Wednesday, July 1, 2015

It’s not what you say, but how you say it

Parents and therapists have long known that even when individuals with autism spectrum disorders (ASD) meet normal language milestones, there is still something odd or different about the way they talk. It is sometimes hard “to put a finger on” what exactly differs in the language of a person with ASD, even though people can hear it. Researchers have studied language differences using language tests that examine the grammar, syntax, gestures, the ability to communicate a story in a clear and logical order, and the prosody of speech. Prosody includes the emotional emphasis a person places on a word in order to highlight how important it is to what he or she is saying—it’s the tone, pitch, or emphasis on specific syllables.

In 2010, Dr. Van Santen and colleagues at the Oregon Health & Science University began to create new tools that could measure differences in language with computer algorithms. In this first study, children ages 4-8 years of age completed different language tasks. In some of them children had to imitate words or sentences spoken by a computer, and in one task children had to correct a computer when it made a mistake in describing a picture of an animal. The computer algorithms were better than human raters at picking up very subtle prosodic differences in the tone, pitch or emphasis of how children with ASD spoke. This was particularly true when children were coming up with their own words and not directly imitating the computer.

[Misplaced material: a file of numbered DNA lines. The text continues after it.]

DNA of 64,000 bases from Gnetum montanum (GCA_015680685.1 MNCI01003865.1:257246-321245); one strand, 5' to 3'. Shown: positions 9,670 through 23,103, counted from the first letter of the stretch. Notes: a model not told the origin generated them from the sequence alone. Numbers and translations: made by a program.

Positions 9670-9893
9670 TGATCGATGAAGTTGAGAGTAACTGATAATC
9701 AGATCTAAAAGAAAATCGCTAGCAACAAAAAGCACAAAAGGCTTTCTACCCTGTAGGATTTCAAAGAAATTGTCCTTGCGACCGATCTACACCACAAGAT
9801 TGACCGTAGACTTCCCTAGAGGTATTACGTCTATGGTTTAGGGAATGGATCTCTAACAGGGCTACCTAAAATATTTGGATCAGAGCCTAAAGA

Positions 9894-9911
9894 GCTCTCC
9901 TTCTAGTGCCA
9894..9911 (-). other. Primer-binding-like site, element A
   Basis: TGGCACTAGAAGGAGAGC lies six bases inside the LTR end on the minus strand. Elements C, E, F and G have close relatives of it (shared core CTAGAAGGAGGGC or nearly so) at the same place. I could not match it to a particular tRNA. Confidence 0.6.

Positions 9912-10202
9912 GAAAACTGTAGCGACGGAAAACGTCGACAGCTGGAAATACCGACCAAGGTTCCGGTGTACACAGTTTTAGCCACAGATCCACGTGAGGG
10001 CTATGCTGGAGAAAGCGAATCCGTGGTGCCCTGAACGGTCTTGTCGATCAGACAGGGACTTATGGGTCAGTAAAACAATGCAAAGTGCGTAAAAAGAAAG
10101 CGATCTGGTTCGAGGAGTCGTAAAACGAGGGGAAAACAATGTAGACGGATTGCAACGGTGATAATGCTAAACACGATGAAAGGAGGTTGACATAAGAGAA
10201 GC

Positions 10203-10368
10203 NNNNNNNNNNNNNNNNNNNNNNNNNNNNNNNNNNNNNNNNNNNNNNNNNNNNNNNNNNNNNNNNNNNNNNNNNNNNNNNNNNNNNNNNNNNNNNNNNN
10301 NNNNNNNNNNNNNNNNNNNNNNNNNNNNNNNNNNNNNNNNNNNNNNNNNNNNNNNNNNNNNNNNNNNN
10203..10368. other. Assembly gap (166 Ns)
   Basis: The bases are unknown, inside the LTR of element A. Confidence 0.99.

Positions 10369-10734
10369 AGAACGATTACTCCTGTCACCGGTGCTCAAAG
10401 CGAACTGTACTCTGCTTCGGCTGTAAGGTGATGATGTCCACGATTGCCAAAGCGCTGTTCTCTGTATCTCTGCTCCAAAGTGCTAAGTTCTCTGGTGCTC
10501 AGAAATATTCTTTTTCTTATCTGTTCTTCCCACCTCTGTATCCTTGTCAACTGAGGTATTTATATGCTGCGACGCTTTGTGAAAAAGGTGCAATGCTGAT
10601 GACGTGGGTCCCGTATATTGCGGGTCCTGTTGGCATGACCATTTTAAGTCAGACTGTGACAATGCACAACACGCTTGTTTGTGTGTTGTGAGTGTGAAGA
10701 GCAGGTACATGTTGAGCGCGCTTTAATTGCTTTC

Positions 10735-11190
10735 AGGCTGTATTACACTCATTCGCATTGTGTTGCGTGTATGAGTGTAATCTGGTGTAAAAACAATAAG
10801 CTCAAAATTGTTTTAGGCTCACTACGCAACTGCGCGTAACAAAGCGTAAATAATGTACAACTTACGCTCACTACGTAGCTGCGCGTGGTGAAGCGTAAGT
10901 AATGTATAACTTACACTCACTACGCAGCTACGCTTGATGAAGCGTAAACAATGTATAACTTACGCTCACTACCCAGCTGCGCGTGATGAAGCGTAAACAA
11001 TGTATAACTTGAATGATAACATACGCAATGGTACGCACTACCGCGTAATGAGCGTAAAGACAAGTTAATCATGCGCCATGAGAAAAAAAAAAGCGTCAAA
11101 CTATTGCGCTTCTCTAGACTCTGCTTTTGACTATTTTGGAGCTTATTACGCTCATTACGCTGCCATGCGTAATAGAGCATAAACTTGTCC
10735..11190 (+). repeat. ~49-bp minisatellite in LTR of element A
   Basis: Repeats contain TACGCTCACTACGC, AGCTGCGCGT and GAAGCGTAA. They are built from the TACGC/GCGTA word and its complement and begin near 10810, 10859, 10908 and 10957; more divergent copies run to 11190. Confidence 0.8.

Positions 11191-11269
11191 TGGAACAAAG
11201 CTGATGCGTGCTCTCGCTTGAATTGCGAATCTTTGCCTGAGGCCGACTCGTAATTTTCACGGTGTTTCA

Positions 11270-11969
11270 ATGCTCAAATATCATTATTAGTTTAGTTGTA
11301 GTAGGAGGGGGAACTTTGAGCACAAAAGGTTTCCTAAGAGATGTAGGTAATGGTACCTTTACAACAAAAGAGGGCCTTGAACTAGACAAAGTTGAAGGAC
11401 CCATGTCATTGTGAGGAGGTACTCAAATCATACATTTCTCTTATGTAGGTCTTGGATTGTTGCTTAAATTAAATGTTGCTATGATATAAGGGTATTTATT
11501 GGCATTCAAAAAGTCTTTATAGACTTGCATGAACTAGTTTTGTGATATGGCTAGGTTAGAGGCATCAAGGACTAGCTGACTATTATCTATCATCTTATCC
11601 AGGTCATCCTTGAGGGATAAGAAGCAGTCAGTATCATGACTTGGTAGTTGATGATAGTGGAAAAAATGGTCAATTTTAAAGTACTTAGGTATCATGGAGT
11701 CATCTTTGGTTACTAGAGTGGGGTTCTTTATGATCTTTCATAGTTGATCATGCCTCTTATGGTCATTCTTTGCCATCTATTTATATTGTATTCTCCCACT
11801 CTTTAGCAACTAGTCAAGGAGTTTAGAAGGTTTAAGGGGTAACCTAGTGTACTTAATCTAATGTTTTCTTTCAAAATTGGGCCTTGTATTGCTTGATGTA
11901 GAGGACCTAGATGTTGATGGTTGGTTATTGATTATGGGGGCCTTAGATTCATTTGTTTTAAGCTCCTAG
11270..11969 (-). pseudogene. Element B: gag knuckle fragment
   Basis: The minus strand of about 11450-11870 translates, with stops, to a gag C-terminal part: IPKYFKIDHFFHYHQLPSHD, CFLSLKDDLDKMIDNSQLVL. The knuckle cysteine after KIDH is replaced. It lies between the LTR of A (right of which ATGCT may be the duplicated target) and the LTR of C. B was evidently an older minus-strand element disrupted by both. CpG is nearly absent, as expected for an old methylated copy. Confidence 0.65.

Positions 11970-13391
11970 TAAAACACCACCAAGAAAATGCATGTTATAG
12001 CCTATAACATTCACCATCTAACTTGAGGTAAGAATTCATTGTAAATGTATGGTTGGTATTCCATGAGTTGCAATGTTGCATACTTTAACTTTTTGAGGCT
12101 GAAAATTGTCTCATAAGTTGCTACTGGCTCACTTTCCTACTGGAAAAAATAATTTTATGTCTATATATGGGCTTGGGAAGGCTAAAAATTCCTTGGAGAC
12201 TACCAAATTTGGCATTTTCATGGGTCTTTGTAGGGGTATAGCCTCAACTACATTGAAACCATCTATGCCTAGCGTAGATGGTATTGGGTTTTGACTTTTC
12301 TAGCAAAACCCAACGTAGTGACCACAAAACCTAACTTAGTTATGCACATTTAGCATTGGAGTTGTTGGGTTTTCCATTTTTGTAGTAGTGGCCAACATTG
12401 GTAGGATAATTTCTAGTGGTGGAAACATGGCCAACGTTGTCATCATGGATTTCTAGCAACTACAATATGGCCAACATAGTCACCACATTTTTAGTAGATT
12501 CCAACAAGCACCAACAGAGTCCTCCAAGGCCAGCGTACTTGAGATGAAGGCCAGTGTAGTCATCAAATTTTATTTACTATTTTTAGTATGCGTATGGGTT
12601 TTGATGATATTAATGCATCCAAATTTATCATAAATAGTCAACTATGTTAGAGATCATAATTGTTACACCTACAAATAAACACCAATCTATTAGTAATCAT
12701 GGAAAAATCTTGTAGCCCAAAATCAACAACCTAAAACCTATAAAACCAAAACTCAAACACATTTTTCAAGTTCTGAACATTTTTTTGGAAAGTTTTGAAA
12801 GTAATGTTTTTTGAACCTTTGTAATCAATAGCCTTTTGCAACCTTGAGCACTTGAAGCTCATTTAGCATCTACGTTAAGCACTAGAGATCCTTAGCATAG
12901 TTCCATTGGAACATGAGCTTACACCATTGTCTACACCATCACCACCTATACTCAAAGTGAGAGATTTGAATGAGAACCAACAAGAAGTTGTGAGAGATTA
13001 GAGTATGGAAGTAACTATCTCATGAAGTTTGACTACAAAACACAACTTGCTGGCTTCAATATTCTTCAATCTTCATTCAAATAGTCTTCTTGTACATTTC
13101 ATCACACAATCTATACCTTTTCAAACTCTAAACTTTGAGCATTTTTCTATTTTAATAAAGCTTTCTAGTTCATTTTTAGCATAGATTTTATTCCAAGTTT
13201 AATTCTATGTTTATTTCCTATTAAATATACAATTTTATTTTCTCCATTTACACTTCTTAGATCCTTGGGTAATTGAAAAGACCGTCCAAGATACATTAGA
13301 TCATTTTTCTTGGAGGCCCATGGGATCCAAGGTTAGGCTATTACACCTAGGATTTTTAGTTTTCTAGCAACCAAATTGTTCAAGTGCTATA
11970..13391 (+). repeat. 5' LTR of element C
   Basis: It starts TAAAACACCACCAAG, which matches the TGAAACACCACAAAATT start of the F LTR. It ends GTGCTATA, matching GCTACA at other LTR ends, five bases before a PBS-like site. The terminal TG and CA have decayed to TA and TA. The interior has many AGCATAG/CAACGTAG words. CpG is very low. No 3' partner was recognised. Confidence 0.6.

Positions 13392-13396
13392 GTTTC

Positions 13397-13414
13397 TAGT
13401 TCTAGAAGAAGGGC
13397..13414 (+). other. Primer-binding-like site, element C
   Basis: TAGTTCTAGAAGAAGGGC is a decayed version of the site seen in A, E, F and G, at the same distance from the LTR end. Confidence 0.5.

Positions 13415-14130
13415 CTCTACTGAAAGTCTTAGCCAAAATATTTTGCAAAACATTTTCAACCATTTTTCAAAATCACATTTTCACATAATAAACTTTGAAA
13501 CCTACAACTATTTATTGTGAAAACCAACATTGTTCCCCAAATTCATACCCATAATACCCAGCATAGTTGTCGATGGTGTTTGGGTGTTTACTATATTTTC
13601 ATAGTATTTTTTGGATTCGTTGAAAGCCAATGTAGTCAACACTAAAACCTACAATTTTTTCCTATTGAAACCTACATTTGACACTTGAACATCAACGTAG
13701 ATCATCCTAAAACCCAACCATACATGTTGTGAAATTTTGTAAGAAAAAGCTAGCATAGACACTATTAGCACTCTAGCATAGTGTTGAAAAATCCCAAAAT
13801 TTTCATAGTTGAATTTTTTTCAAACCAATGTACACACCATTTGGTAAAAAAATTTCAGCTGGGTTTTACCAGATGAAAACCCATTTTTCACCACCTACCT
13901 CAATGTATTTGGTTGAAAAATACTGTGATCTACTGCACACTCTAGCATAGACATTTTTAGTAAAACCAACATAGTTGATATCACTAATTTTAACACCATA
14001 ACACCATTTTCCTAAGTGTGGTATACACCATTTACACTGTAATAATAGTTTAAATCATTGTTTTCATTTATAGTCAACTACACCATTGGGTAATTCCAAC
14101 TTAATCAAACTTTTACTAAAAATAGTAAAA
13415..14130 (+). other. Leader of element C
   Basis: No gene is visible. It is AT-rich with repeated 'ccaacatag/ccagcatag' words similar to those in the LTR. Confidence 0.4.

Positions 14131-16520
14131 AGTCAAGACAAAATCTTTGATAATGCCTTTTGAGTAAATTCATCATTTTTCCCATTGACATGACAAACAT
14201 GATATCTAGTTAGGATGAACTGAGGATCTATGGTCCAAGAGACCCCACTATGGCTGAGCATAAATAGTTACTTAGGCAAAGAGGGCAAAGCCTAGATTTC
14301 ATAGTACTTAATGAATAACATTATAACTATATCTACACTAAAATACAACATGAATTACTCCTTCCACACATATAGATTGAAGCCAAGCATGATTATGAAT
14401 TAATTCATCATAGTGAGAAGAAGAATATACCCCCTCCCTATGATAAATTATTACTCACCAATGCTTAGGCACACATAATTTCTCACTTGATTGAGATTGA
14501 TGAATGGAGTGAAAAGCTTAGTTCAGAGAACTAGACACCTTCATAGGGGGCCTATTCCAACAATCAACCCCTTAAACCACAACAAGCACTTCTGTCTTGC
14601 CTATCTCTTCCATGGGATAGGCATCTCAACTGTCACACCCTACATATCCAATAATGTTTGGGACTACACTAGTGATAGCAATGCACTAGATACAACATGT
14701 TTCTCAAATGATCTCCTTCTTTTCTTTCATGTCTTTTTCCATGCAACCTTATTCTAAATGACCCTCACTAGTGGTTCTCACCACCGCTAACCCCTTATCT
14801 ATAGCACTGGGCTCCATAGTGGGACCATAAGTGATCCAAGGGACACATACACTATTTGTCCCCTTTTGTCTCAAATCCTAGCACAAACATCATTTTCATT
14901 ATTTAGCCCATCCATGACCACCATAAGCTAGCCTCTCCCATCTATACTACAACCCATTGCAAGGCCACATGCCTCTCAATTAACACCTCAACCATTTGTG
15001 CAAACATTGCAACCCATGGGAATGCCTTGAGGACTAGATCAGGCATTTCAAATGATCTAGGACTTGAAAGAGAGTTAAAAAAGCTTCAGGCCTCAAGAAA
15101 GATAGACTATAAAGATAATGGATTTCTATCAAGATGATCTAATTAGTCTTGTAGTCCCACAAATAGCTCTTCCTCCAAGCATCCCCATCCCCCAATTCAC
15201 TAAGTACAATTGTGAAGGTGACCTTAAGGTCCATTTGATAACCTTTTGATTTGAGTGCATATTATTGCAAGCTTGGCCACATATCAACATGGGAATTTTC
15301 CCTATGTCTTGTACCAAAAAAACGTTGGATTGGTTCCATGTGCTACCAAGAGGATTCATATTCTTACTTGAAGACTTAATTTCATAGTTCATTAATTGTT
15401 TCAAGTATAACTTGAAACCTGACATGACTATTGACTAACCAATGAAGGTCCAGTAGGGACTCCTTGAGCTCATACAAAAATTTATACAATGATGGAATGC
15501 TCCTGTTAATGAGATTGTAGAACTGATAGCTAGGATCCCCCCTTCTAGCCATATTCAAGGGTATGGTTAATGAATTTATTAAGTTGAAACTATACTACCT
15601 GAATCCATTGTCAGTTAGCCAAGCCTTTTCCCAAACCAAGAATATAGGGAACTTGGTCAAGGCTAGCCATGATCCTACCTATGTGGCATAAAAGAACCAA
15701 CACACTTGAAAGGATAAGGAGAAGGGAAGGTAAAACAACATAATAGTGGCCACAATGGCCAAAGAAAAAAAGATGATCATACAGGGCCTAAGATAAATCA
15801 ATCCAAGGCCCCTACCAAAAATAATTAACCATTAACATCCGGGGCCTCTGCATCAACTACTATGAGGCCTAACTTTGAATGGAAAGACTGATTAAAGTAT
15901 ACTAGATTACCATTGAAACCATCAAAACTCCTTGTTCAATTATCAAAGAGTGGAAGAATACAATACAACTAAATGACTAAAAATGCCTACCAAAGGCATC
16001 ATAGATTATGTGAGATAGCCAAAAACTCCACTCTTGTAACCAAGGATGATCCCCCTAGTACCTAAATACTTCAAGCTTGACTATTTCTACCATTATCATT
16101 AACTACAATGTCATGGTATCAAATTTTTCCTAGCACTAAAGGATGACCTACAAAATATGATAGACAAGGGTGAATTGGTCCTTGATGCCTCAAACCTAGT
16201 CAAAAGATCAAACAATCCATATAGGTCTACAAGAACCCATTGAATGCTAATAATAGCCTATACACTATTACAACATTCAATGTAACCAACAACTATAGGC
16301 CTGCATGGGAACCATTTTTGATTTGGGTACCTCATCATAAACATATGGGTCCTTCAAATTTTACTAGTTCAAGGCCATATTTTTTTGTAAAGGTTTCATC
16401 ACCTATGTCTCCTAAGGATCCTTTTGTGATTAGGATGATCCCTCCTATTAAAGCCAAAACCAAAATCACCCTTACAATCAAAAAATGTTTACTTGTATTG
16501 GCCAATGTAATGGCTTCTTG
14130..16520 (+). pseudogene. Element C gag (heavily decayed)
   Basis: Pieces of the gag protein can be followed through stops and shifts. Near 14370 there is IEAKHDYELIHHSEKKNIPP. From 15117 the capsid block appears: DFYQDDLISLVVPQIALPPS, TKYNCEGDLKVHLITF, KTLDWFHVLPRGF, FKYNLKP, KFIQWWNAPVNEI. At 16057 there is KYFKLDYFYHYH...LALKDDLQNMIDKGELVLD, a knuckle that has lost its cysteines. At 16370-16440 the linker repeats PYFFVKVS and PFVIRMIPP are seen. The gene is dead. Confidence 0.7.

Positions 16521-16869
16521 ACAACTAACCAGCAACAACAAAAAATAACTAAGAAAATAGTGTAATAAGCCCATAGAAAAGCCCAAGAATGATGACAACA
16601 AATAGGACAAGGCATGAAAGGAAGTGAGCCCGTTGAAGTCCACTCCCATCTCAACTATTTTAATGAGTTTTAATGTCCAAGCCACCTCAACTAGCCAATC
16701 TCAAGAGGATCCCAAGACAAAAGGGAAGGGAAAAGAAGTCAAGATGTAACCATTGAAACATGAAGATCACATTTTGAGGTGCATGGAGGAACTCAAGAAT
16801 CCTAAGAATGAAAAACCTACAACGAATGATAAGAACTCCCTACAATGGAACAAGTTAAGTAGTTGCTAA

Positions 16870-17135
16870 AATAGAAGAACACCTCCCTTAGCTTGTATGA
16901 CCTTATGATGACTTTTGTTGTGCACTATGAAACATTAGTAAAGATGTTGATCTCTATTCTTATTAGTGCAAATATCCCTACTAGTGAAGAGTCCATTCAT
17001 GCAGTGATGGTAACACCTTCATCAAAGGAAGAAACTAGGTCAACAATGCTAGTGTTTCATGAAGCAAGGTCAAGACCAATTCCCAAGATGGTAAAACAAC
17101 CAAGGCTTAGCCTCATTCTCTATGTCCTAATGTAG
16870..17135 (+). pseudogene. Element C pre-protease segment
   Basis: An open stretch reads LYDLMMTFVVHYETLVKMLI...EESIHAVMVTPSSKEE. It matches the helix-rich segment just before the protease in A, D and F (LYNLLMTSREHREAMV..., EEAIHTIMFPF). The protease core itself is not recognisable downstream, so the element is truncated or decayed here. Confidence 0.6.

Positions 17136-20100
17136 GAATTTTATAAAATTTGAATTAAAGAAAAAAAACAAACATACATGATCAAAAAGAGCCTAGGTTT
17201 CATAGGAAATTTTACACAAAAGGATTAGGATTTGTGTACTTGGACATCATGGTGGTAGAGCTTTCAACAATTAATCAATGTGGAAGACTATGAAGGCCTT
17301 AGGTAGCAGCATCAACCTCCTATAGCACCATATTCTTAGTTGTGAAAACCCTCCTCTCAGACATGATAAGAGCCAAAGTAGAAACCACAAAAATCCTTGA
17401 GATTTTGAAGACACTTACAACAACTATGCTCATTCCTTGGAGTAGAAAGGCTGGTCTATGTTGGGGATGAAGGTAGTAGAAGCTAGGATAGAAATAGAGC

Here at the Center for Autism Research our scientists are starting to apply this research in more natural settings. Dr. Julia Parish-Morris recently received a grant from the Autism Science Foundation to record children with ASD having a conversation with our staff. She will then use cutting-edge computer algorithms to understand what aspects of language not only identify children with ASD from typically developing children, but can also serve as a measuring stick for treatment. This study will focus on how skilled children are at taking turns in conversation, and the use of contractions.